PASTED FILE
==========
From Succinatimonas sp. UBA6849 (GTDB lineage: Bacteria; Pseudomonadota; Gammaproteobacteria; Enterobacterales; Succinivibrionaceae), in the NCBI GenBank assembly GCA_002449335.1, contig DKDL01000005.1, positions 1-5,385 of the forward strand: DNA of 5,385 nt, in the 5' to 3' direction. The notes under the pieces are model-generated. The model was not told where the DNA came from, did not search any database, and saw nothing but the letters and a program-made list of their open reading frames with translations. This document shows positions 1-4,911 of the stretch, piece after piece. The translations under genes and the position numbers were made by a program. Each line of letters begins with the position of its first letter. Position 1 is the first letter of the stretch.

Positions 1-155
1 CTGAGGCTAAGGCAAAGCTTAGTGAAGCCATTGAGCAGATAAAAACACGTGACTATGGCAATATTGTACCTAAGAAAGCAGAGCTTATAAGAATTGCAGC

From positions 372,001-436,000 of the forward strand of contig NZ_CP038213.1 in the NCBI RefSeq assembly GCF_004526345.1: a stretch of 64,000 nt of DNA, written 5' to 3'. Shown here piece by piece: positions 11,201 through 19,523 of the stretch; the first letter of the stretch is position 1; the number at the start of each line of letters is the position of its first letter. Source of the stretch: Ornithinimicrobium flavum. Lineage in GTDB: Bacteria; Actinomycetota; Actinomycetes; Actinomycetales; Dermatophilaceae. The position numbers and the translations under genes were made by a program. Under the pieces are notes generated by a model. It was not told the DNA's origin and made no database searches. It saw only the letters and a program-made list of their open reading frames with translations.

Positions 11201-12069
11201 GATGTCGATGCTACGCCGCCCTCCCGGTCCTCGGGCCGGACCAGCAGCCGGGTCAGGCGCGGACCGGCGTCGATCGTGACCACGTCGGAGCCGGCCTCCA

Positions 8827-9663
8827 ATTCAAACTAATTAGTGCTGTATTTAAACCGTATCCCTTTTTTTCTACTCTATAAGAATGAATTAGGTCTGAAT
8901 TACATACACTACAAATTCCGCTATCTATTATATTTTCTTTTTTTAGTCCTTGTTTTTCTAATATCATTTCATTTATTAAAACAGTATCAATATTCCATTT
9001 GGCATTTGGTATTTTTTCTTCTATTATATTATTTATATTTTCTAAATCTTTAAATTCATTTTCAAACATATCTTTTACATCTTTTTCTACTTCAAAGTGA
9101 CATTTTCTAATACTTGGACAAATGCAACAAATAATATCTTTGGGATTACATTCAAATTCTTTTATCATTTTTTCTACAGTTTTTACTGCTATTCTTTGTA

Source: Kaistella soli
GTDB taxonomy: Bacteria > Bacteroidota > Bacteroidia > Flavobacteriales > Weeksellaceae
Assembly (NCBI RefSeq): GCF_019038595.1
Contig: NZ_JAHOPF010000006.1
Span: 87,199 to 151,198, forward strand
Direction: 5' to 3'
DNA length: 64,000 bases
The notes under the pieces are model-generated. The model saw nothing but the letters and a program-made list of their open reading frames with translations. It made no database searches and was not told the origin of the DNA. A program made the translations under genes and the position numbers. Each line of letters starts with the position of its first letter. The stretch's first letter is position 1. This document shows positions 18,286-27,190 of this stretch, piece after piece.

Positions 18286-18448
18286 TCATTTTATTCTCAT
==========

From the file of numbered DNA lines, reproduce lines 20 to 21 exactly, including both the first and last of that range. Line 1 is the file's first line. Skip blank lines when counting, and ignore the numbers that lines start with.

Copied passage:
Positions 18286-18448
18286 TCATTTTATTCTCAT